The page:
LOS ANGELES—The players’ parking lot at the spiffy training facility of the Los Angeles Clippers in Playa Vista is filled with luxury vehicles, as one would expect.
There’s a Mercedes-Benz over there, an Escalade over here. Any number of new, impressive rides all kept in pristine condition, because there’s a car wash off the corner of the building and you can’t sweat the details in the detailing, right?
As a visitor wanders around, he wonders which one might belong to Shai Gilgeous-Alexander, the ascending Clippers point guard who got his start in the sport in Toronto and Hamilton.
Kids buy cars with first contracts, right? It’s a statement that they’ve arrived, a way to show their teammates what kind of taste they have, another way to belong. And with a salary that starts at nearly $8 million (U.S.) and will top out at something around $20 million, he’d have the pick of the automotive litter, wouldn’t he?
Not the Mercedes, not the SUV. None of those ritzy vehicles belong to Gilgeous-Alexander, who might be one of the few 20-year-olds in driving-mad L.A. who doesn’t have the keys to any car.
He doesn’t have the licence needed to operate a motorized vehicle.
“I’ve just always been lazy,” he jokes. “Now I need to drive places, so I’m going to get it.”
For now, he’s driven hither and yon — it’s a three-freeway trek that can take anywhere from 30 minutes to hours on the traffic-choked L.A. routes from the facility to Staples Center where the team plays — either by good-hearted teammates or franchise employees or by whichever Uber driver takes the fare.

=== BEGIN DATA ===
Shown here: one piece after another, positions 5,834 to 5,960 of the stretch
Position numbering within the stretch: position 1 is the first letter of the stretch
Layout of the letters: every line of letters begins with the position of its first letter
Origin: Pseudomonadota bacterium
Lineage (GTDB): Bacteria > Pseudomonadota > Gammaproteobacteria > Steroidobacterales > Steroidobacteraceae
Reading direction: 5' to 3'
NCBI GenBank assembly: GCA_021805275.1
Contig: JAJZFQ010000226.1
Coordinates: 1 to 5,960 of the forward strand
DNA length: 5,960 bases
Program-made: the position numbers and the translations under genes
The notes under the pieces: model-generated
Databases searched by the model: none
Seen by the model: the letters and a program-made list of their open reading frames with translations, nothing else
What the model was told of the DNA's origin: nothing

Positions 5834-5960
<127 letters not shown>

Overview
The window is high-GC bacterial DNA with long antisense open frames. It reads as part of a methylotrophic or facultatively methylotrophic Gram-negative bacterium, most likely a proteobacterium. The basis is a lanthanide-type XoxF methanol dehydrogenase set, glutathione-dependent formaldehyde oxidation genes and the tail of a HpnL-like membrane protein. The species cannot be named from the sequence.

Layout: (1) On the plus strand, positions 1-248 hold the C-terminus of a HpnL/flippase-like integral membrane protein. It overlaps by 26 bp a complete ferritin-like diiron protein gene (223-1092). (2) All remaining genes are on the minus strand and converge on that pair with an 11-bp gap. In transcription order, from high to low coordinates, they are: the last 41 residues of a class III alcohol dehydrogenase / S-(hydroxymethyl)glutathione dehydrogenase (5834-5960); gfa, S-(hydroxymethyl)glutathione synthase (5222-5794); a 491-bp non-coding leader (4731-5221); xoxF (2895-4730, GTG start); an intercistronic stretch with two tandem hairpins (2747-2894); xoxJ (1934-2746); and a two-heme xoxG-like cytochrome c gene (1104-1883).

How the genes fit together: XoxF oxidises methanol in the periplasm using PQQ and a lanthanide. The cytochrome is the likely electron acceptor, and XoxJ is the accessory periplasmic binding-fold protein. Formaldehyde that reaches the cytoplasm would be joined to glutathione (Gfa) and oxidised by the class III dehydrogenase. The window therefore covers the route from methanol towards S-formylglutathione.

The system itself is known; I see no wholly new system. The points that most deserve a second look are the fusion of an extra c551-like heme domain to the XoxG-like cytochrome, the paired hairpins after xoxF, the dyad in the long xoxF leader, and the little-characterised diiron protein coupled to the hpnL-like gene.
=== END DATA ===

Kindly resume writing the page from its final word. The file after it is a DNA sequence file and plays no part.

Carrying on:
Some day, he’ll drive. The lessons are underway. Some day. Maybe.
“It’s annoying,” he concurs about the traffic. “It almost makes you not want to get it. Sometimes it’s like, you know what, it’s not worth it.”
Later on that night, after the drive or the ride or whatever (wonder if he ever thought of doing the Kobe Bryant helicopter commute?) Gilgeous-Alexander enjoys one of the true breakthrough moments of his life.
The skinny kid — he’s six-foot-six, and it’s a generous estimate to list him at 180 pounds — makes the first of what will be many NBA starts when the Clippers take on the Minnesota Timberwolves.
The move may have been hastened by injury, but L.A. insiders said the day before that his ascension to a starting role was going to come sooner rather than later.
Gilgeous-Alexander just has a way about him — a style, a form, an intelligence — that can’t be taught. One NBA assistant coach thinks the Toronto-born, Hamilton-raised youngster is going to be an NBA all-star before everything is over.
His coach raves.
“He’s really good,” says Doc Rivers, the Clippers head coach and a 14-year NBA point guard who knows a bit about what it takes to be a good one. “Not just as a player. He’s very cerebral. I think he just, he’s one of those players — I hate putting names, I’ve said it before, he does remind me of (Rajon) Rondo in his rookie year, where in shootarounds he would call out the plays or he would already know.
“I ask a lot of questions in practices, just general questions, and Shai seems to always smile or he knows the answer. I don’t know what that means. I just know that he’s studying and he really understands the game.”